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On Monday night Squace hosted the first of a new generation of Mobile Monday events in Stockholm. The evening featured pitches by 6 young companies in the mobile space, followed by commentary from an expert panel of tech. journalists, investors, and senior members of the tech. community. After the presentation, attendees were asked to vote on the most interesting company, with the winner getting a nomination for the Mobile Peer Award at the Mobile World Congress in Barcelona. This nomination carries some weight, since last years nomination, PopCatcher, went on to win the special jury award.

The following is a quick rundown of the companies that presented last night, and who will be representing Stockholm in Barcelona next month.

First of all, it’s worth noting that even in the informal atmosphere of last night’s event, the presentations were sorely lacking. There were no demos, little energy on display, and even fundamental rules of presenting were broken (for example: know what language you are expected to present in, BEFORE the presentation starts).  The companies, in order of appearance were:

QtrustTheir concept of mobile based learning interested the panel and the audience. Having step-by-step directions delivered to a phone, for installing wooden floors for example, has obvious appeal. Overall, it seems the company is very early stage and has yet to optimize their business model.

AvistaThis company, which has already won multiple awards, uses mobile and NFC (two-way RFID) chips to improve service delivery in the cleaning and elderly care industries. The panel was very complementary of Avista, which is a great example of the principle that states the more boring a company is, the better returns they earn.

AppearOne of the strongest presentations of the night, Appear Networks aims to eliminate two-way radios and paper status reports from use by airport and train system personnel and replace them with contextualized information delivered through mobile devices. The audience had some questions about the capital investment required for implementation and the dependence on “configuration” to determine which personnel receive what information. Appear continues to add new customers, which is really the best way to answer pesky audience questions.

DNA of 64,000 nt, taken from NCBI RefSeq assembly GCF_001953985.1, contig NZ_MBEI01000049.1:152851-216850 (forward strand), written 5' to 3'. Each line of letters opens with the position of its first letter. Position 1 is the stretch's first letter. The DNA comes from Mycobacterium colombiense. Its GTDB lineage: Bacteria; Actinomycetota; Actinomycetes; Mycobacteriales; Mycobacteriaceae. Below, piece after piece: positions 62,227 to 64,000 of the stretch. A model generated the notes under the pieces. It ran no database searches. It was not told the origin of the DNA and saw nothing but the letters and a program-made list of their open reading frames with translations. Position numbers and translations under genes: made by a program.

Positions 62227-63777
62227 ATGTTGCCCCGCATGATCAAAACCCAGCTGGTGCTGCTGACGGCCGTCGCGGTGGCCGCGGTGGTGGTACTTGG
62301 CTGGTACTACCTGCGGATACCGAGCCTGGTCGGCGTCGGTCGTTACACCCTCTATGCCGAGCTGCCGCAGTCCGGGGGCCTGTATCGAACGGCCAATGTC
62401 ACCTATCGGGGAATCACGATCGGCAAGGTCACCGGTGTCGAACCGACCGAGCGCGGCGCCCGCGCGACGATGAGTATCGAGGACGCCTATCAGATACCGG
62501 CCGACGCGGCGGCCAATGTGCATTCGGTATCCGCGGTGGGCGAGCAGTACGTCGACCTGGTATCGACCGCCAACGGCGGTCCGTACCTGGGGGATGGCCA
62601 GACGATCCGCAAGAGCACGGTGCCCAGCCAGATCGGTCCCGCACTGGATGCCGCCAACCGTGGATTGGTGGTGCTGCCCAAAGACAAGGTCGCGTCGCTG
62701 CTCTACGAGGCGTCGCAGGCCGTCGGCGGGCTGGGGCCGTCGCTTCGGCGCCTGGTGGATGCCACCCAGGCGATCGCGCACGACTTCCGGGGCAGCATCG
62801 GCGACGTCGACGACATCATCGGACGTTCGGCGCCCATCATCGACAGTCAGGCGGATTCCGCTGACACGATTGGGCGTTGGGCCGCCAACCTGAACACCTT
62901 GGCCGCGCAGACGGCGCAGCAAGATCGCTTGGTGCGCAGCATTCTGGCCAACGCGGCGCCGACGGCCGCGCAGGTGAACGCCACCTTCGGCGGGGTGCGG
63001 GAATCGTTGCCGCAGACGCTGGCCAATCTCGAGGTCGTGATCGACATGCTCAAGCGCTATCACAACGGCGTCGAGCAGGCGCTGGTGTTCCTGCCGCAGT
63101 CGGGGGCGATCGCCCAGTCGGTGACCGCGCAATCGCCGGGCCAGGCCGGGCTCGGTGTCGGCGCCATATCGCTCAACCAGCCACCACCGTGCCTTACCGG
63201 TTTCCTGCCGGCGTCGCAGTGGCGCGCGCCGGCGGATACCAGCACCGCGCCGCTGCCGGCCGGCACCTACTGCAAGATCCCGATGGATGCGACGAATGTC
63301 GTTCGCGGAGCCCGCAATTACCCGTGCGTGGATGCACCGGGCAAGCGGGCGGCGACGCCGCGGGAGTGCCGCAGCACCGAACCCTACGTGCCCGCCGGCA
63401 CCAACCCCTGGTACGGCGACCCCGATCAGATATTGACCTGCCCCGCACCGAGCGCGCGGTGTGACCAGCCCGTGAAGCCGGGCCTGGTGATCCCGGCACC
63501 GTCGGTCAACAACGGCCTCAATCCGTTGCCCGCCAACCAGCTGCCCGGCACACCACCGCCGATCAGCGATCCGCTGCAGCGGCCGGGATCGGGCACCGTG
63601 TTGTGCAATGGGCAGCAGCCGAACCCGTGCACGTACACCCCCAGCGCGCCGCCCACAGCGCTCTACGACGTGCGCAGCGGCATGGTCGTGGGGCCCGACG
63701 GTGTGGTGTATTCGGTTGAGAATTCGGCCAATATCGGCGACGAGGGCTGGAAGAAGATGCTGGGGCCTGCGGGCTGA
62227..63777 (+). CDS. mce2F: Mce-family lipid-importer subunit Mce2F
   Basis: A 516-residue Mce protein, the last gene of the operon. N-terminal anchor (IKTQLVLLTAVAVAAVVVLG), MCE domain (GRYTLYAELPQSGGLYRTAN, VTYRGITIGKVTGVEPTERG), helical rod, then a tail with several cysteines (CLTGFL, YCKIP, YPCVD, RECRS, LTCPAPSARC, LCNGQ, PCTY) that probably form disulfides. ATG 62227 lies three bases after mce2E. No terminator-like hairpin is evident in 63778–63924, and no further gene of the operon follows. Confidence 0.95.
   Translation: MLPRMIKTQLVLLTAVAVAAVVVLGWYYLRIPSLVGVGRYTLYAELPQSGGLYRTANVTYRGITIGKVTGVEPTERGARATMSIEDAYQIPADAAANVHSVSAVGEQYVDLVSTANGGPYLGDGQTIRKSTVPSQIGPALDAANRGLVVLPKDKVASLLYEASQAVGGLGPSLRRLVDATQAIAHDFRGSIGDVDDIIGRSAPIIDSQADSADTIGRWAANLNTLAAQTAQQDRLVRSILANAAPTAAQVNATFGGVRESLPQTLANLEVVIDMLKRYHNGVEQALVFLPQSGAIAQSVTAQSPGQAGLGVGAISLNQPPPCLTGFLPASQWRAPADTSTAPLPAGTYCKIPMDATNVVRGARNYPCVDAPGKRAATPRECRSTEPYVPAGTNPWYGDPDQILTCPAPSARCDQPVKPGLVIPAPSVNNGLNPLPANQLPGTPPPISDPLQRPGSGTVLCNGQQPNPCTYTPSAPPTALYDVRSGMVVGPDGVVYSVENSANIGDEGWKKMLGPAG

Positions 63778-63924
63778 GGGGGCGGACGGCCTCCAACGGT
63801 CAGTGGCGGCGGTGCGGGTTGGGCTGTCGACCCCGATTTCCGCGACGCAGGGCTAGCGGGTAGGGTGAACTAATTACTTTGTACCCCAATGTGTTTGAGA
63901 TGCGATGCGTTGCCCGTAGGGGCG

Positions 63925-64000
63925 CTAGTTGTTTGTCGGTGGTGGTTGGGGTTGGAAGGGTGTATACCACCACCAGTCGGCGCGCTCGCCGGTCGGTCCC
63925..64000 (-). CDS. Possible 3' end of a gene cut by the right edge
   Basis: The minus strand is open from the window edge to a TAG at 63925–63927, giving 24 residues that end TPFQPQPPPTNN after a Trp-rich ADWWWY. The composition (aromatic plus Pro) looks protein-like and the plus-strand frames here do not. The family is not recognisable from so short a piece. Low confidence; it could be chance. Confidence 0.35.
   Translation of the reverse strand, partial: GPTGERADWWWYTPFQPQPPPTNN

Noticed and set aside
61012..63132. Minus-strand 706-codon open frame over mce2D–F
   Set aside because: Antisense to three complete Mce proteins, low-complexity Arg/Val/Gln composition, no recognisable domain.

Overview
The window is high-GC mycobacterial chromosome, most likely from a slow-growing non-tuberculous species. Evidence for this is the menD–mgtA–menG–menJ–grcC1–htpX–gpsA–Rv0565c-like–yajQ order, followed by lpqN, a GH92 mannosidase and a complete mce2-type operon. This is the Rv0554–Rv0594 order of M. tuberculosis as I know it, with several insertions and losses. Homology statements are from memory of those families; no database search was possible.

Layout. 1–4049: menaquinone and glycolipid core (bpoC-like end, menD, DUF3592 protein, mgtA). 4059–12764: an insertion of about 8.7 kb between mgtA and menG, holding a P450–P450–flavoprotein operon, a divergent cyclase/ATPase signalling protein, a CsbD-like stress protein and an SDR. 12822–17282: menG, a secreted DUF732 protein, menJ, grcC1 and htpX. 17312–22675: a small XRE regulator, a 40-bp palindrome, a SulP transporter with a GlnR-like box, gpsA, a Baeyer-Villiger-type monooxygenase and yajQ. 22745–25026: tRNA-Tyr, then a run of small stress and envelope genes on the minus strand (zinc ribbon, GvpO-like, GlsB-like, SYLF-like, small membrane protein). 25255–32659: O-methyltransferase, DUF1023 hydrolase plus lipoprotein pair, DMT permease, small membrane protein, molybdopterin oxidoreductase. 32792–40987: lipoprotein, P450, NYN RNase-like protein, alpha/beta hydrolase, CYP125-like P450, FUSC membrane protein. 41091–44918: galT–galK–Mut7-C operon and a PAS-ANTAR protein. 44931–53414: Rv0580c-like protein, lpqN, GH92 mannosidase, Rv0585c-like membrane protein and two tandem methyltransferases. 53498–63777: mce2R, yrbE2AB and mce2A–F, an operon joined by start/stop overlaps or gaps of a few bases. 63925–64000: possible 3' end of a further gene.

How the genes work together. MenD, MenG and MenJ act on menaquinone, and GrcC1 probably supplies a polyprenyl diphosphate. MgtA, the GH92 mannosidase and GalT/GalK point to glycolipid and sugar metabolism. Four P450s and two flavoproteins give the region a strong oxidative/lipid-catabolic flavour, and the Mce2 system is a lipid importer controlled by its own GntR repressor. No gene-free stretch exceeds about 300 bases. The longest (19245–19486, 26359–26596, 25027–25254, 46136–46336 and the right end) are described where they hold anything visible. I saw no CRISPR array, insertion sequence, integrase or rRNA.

MoSync – The team that used to be known as mobile sorcery is now MoSync, but their work on open source (!) software for porting applications to different mobile platforms continues. While the business model (and chairman) they borrowed from MySQL are impressive, they’ll need to expand past dead/dying mobile platforms (Symbian/Windows Mobile) in order to succeed.

Accumulate – This mobile payments solution differentiates itself with the use of an NFC chip that can be very literally stuck on to phones without NFC built-in, which is obviously most phones. Accumulate is currently being tested on Gotland and seems to provide remarkable convenience and security, the problem of reporting a lost phone/payment device without a phone/payment device remains Quixotic, however.

Runalong – While lacking a mobile angle at the moment, this community of (urban, female) runners appears to have developed well since its inception at 24-hour business camp last year, and seems ripe for partnerships with sport equipment retailers or manufacturers.

With the presentations complete, the remaining attendees submitted their votes for best company by writing on little pieces of paper and putting them in hat to be counted. Just kidding, voting was by SMS obviously. Congratulations to MoSync, who will receive the nomination. Their promise of easy and cheap porting is just too magical to ignore, even for those who know how hard it is.

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